Matthew Brennan 05.25.2021

Cobalt Strikes Again: An Analysis of Obfuscated Malware

How deep can a rabbit hole go? Recently, we discovered a suspicious-looking run key on a victim system. It was clear that the key was likely malicious, but it didn’t seem like anything out of the ordinary.

Little did we know, we were about to encounter Cobalt Strike malware hidden across almost 700 registry values and encased within multiple layers of fileless executables.

This particular malware sample went to great lengths to hide itself, deploying numerous evasion tactics and obfuscation techniques in order to evade detection and analysis. And as you'll see, it goes to show the great lengths hackers will go to evade detection and compromise their targets. 

Let's dive in.

What is Cobalt Strike?

Cobalt Strike is a commercial threat-emulation and post-exploitation tool commonly used by malicious attackers and penetration testers to compromise and maintain access to networks. The tool uses a modular framework comprising numerous specialized modules, each responsible for a particular function within the attack chain. Some are focused on stealth and evasion, while others are focused on the silent exfiltration of corporate data.

While the intent of Cobalt Strike is to better equip legitimate red teams and pen testers with the capabilities of sophisticated threat actors, it is often misused when in the wrong hands. You know what they say... with great power comes great responsibility. Cobalt Strike is an undeniably powerful framework, but it's easily weaponized by malicious actors as a go-to tool for undercover attacks.

Finding Cobalt Strike Malware

It all started with a RunOnce key, which is typically found here:

HKCU\Software\Microsoft\Windows\CurrentVersion\RunOnce

This key is used to automatically execute a program when a user logs into their machine. Since this is a “RunOnce” key, it will automatically be deleted once it has executed. Typically, this is used by legitimate installation and update tools to resume an update after reboot—but not to resume after every reboot.

There are also “Run” keys, which don’t get removed each time and are used both legitimately and maliciously to create persistent footholds between reboots.

In this particular case, we found multiple commands for legitimate applications contained in the RunOnce key, but there was one that looked awfully suspicious. 👀

We inspected the command in the suspicious key and found this, which seemed to be executing a PowerShell command stored in one user’s environment variables.

Looking at the command in further detail, we can note that it does the following:

  • loads PowerShell in a hidden window
  • loads the environment variables of the current user
  • loads a value from the environment with the same name as the current user
  • retrieves the data from this value and uses them as arguments for the PowerShell command

This was starting to look extremely suspicious, and we knew we had to find out what was lurking in that environment variable.

After extracting that environment variable from the machine, we found a PowerShell command, this time executing a Base64 encoded string. After decoding and cleaning up the Base64 string, it ended up looking like this:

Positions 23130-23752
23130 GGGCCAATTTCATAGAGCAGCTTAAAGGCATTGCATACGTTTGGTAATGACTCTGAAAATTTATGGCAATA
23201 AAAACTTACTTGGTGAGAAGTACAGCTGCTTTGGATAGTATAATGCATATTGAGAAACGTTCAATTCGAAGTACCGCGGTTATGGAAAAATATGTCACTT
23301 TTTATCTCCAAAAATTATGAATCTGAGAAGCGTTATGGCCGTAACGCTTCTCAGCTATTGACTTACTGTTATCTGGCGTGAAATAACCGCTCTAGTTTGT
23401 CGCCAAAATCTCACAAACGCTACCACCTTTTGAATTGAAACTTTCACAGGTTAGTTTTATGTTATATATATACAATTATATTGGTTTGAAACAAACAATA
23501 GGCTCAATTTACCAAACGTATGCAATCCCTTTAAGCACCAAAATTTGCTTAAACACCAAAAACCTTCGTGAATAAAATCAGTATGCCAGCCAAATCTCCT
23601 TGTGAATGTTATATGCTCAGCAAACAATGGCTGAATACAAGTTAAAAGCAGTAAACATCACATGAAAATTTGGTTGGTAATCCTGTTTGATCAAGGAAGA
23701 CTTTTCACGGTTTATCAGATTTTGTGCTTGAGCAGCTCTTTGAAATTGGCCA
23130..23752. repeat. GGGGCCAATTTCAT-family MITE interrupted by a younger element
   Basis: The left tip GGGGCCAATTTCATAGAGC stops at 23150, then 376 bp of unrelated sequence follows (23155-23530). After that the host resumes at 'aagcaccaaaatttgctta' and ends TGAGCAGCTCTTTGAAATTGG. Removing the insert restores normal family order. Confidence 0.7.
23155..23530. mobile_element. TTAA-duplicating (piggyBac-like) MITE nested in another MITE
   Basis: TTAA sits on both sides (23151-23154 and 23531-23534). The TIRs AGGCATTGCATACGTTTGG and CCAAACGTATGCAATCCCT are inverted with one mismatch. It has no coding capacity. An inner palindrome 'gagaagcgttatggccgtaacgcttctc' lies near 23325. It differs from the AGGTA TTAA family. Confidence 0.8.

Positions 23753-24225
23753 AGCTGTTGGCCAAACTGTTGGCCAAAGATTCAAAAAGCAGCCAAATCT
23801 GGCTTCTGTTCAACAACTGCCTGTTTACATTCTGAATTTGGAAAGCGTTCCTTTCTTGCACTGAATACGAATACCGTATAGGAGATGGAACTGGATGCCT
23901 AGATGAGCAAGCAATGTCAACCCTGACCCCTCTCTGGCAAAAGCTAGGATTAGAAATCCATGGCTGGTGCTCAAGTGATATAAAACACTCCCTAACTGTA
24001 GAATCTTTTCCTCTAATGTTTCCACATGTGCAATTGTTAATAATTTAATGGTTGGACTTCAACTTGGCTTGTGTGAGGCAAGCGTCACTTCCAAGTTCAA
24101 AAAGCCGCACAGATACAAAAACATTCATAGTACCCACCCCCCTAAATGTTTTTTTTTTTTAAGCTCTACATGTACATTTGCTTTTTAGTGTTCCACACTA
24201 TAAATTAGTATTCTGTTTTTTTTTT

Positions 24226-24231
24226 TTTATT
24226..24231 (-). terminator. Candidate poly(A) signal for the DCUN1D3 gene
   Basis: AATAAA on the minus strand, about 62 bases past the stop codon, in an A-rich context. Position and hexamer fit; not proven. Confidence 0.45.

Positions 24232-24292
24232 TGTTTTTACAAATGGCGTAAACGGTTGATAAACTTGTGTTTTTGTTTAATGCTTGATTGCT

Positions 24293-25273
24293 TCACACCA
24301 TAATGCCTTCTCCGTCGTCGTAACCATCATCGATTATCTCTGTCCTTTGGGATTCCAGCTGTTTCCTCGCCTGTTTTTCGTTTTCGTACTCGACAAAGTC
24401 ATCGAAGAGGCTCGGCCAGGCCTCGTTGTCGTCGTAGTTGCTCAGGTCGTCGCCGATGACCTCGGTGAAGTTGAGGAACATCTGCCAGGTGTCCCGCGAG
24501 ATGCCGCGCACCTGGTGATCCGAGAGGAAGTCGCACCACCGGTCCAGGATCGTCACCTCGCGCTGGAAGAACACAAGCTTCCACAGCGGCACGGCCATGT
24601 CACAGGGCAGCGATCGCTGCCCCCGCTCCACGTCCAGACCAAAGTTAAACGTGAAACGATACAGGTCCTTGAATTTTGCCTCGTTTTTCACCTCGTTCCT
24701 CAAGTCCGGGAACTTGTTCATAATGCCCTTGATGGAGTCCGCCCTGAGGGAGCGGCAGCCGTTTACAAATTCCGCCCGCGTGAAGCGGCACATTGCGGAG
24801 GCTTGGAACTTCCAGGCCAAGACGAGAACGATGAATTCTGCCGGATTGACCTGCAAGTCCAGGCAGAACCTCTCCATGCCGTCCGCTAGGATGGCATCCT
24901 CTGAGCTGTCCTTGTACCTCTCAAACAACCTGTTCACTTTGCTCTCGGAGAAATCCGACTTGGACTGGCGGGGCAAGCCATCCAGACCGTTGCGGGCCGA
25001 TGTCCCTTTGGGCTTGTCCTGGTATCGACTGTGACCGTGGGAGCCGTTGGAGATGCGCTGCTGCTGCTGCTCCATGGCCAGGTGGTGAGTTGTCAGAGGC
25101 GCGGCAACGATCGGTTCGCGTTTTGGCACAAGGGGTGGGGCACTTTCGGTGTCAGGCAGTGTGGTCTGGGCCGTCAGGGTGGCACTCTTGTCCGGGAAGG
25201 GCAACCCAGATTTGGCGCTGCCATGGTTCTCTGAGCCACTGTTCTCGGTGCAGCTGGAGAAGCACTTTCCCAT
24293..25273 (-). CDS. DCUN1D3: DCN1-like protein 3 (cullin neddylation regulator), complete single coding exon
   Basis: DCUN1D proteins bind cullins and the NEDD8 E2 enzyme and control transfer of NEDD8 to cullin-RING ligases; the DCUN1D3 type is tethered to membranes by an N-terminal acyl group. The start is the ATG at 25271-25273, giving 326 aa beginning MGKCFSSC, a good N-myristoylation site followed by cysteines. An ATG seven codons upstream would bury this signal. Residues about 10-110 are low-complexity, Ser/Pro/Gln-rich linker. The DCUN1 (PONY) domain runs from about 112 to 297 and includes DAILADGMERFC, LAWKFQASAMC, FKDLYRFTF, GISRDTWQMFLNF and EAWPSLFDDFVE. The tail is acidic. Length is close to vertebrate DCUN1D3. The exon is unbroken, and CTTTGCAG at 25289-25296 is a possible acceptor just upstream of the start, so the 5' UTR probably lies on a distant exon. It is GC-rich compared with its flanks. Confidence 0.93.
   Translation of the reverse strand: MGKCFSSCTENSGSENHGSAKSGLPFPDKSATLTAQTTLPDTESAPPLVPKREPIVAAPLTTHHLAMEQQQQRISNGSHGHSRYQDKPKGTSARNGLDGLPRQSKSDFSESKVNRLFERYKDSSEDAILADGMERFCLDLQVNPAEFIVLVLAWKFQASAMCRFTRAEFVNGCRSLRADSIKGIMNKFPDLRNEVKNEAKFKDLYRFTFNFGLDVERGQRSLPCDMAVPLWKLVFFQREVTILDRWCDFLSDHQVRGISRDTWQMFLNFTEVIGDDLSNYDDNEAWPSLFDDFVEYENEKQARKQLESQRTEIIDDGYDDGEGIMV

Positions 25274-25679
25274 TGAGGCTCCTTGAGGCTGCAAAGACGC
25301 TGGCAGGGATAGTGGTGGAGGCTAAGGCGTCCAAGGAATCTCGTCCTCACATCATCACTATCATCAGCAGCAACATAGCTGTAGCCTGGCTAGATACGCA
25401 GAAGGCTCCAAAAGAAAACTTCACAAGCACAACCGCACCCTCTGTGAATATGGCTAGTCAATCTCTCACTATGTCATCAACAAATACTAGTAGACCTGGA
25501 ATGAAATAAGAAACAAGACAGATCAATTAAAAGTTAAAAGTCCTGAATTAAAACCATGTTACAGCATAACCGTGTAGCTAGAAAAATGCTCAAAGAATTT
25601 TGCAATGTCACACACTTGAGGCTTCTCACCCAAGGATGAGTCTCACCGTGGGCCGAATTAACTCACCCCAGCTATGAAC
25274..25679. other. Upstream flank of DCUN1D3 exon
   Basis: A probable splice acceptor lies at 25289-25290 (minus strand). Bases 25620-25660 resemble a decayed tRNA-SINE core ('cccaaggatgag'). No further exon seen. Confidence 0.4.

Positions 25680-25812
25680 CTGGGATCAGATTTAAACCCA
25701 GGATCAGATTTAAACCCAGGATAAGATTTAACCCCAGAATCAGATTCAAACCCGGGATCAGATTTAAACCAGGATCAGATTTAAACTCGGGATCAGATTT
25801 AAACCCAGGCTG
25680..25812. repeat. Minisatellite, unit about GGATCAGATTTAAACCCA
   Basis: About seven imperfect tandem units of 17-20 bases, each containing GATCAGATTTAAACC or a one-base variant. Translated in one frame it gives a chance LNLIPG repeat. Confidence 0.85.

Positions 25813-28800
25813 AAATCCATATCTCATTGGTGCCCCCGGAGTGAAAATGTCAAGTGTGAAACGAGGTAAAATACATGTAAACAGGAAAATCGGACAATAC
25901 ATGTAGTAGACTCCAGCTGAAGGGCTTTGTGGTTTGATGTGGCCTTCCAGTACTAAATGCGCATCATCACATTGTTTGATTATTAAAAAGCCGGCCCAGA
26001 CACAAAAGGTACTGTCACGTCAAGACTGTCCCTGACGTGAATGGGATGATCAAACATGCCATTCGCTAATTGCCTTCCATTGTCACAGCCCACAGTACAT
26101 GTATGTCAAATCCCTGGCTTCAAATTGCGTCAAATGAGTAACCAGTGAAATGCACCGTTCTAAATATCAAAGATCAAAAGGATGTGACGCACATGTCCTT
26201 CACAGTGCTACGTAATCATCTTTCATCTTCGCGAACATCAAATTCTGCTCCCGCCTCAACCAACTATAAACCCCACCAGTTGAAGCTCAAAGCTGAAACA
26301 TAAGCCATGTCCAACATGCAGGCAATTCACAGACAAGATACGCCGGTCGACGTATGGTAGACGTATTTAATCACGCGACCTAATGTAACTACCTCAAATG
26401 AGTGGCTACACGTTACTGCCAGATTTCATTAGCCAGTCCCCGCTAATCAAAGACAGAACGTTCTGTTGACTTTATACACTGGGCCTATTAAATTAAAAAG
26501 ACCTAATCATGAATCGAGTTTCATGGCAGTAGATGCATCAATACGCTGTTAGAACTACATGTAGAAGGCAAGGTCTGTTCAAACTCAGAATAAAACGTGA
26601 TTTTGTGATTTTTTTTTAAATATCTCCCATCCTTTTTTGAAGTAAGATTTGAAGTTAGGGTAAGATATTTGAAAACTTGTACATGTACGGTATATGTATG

What Does This Script Do?

If you’re unfamiliar with PowerShell, that script may look a bit intimidating. Ultimately, the PowerShell script achieves four main things:

  • Loads an obfuscated string that has been stored in the registry.
  • De-obfuscates the string and converts the result into a byte array.
  • Loads the byte array into memory as a DLL using PowerShell reflection (this is a common evasion technique that avoids writing a decoded payload to disk).
  • Executes the “test” method of that DLL, located in the “Open” object class.

From a more technical lens, here’s a line-by-line breakdown of the PowerShell script in action:

  • Lines 1-9: This section is used to pull data from some more registry keys (up to 700 of them) and stores this data in a string.
  • Lines 10-17: This defines a function that takes that string and converts it into a byte array. This usually indicates that the string will be used to create an executable file.
  • Lines 19-25: This section is a bit strange. It essentially generates the number 1000 and stores it into the $ko variable. It does this in a way that takes a million loop iterations to generate—which might be an anti-analysis technique.
  • Line 27: Loads the StringToBytes function, but first replaces any instance of the # character with the number in $ko.
  • Line 28: Utilizes reflection to load the byte array into memory as a DLL. This avoids writing the payload to disk and is a common antivirus evasion technique.
  • Line 29: Executes the “test” function of the loaded DLL.

The Huntress ThreatOps team was able to retrieve the relevant registry values from the victim system and modify the script to dump out the payload as a file instead of loading it into memory. This resulted in our first executable payload.

The First Binary File

After successfully reversing that first PowerShell script, we were able to recreate the binary file that it was loading into memory. This file was a 6KB 32-bit .NET binary file. 

Binary File 1

Given the rather small size (only 6KB) of this file, we were suspicious that we might have missed something. The file seemed too small to contain a proper payload. We suspected that this was not the final payload and was likely a stager used to retrieve another payload.

Since the file was written in .NET, we were able to load it into dnSpy to analyze the source code. This is possible because .NET does not fully compile in the same way that C/C++ code does and instead “compiles” to an intermediary bytecode format that can be converted back into source code by tools like dnSpy.

So, we loaded the file into the dnSpy tool and were quickly able to find the “Open” class referenced by the PowerShell script—which is where we found the following code.